Adaptor: Michael Frayn
Director: Jenny Eastop
Reviewer: David Ralf
You know you’re getting the real thing with Michael Frayn’s Chekhov. Unlike some other big name translators of foreign drama, Frayn has strong Russian, and a keen comic ear. It shows in all of his Chekhov adaptations, Frayn is on particularly good form here. Three short stories and three short plays make for a mixed bag of comic manners and misery – Chekhov’s plays writ small and wicked.
Broad is the name of the game here, and ‘vaudeville’ and ‘sketch’ are the right words for Jenny Eastop’s approach to these pieces in this production. It makes for a very entertaining and indeed, laugh-out-loud, evening. The ensemble are ideal for this self-aware selection, kicking off with fantastic turns from Tom Barratt and Alexandra Ryall as two playwrights, established and aspiring respectively, in the most meta-theatrical offering, Drama. Of the pieces based on short stories, it is the most successful, although The Inspector-General also cheers as a sketch that feels like a Gogol out-take.
Other than Drama, its the two ingenue sketches that play best – the more well-known The Bear and The Proposal, with Ben Higgin’s joyous buffoonery opposite the skilfully understated Tara Dowd, and – unlikely as it sounds – genuinely hilarious slapstick from Oliver Lavery.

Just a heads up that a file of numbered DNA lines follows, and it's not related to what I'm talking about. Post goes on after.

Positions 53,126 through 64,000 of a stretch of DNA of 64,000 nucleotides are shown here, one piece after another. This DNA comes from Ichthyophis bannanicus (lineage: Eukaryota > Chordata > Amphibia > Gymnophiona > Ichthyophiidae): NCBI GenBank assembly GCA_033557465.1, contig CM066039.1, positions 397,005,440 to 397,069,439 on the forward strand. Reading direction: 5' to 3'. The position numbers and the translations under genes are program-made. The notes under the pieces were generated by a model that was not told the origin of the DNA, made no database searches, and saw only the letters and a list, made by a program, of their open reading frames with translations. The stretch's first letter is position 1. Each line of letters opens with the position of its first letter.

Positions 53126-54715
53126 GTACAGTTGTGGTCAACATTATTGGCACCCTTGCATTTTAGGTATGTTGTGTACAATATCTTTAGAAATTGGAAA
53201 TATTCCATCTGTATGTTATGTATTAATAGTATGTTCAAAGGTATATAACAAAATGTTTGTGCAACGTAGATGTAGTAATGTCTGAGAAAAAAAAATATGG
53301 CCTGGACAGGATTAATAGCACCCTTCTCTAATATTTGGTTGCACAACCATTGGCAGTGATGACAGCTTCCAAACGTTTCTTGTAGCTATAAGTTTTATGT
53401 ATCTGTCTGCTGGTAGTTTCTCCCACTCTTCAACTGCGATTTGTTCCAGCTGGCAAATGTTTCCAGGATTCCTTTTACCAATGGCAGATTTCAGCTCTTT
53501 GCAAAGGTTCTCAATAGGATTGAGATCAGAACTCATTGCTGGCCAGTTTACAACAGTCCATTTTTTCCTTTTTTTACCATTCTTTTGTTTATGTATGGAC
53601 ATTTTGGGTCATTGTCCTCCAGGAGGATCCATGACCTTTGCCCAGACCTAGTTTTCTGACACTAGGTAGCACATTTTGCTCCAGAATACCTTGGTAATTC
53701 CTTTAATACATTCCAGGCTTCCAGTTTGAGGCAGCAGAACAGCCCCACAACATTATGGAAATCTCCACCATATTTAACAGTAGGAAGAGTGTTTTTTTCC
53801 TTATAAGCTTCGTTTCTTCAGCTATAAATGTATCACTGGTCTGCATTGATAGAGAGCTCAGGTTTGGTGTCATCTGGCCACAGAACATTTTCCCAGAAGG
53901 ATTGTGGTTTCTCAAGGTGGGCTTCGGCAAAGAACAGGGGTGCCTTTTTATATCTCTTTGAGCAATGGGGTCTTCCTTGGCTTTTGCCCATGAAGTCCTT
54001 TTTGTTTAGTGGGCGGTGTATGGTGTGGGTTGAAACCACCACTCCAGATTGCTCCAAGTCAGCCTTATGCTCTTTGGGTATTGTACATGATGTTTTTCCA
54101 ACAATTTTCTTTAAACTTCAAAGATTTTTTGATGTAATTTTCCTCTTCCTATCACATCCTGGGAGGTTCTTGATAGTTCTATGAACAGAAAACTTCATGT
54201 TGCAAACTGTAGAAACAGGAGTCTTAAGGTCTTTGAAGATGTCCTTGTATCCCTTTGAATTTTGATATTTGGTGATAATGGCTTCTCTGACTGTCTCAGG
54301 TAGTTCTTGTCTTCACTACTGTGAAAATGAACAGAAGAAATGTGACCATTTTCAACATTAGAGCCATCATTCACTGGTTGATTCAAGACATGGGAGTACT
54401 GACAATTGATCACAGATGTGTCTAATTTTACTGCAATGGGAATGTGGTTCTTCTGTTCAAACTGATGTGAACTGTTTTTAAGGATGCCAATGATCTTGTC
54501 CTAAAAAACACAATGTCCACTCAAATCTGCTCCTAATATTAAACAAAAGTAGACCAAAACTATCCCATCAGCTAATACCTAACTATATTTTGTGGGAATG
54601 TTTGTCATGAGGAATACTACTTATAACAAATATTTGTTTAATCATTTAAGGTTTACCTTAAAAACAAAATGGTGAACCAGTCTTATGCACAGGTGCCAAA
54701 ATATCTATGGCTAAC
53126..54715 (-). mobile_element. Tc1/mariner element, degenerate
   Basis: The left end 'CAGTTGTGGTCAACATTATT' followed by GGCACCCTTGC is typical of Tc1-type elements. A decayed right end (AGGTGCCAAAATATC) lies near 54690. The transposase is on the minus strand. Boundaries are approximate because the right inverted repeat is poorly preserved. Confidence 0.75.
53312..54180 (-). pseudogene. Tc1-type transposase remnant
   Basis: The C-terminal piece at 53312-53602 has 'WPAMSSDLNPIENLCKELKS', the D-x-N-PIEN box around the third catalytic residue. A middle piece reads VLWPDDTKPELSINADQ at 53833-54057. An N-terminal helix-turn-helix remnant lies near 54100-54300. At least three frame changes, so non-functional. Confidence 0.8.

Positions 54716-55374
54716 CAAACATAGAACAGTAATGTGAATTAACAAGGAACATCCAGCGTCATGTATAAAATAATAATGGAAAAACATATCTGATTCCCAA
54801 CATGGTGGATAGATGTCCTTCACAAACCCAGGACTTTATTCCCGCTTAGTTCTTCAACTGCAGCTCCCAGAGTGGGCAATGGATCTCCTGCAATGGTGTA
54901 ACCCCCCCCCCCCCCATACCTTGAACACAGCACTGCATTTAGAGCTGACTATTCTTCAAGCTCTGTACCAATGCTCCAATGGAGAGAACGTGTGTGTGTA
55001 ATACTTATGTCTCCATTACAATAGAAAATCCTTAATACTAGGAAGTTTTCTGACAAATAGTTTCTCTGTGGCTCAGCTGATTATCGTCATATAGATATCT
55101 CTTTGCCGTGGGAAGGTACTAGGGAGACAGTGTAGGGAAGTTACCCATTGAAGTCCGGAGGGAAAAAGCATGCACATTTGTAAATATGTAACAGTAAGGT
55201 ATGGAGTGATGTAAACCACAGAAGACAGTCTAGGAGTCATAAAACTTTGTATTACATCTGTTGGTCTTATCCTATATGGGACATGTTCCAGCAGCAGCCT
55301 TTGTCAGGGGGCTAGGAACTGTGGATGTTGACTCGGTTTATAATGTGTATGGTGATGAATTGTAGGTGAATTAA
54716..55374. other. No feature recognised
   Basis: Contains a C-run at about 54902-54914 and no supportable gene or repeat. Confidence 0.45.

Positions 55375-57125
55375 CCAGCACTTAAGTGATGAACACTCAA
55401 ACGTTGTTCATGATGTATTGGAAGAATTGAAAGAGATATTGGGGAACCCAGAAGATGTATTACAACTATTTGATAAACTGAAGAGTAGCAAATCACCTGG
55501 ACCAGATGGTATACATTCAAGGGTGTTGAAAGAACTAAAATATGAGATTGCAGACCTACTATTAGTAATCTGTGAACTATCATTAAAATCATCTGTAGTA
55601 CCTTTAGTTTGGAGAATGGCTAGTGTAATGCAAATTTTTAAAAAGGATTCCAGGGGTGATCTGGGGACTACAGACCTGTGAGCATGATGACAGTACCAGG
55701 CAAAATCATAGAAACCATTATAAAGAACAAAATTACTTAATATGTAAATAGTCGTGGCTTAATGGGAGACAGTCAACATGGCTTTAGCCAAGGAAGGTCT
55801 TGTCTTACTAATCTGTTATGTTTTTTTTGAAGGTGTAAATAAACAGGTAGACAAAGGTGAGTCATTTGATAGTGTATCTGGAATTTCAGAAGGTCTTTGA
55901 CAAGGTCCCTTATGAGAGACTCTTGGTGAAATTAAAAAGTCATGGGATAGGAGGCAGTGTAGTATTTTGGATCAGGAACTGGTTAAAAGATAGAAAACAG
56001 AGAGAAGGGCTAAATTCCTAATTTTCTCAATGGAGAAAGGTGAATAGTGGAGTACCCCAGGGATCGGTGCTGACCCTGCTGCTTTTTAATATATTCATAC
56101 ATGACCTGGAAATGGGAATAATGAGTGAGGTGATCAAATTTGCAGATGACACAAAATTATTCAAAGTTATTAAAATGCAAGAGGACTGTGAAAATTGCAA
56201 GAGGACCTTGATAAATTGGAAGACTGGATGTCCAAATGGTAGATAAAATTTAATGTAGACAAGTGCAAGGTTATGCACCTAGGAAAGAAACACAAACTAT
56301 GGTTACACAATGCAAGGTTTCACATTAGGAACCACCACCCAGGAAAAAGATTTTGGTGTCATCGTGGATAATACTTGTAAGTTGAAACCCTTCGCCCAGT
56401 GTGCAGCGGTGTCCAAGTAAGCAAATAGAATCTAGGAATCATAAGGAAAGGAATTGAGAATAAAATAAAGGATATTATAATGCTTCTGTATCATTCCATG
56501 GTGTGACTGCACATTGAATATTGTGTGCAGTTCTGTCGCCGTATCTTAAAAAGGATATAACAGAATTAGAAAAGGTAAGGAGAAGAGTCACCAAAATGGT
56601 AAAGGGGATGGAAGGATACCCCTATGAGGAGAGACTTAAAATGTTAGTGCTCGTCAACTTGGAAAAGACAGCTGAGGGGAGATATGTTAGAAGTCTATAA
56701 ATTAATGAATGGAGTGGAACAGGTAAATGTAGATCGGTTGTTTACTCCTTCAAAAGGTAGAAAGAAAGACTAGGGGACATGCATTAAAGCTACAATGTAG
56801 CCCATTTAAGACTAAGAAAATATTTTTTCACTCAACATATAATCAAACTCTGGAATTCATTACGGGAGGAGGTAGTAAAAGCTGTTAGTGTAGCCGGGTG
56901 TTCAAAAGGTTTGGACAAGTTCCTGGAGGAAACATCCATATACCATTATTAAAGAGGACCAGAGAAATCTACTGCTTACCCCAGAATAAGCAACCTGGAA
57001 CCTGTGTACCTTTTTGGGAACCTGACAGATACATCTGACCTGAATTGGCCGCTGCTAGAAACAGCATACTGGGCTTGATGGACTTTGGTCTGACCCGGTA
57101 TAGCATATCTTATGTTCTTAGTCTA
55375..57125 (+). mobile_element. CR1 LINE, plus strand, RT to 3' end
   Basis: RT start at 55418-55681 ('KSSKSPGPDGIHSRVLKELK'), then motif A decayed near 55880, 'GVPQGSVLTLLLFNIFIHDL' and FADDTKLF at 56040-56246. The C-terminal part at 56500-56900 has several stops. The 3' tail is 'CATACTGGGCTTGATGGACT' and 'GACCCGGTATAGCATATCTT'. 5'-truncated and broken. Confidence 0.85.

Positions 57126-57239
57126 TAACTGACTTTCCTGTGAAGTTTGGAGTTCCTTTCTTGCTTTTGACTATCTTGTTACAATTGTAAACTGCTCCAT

Of course some pieces were likely to disappoint, but the remaining two skits fell substantially short of this high standard. The Alien Corn, based on the story ‘In A Foreign Land’ is a dull xenophobic dialogue which should have been left off the bill, and The Evils of Tobacco is a monologue which always underwhelms, the reluctant lecturer feeling simply contrived, and in this case left sadly flagging by a overwhelmed Jeremy Booth.
A single drawing-room set serves each of the pieces, well-appointed with help from Derek Carlyle, and excellent costumes – excepting some curiously tied cravats – courtesy of Sarah Andrews. Enjoy the furnishings in the meagre sections, and revel in the hilarious moments for the best part of the evening. If you’ve never laughed at a Chekhov play before, the Jermyn Street Theatre has a sure-fire way to fix that.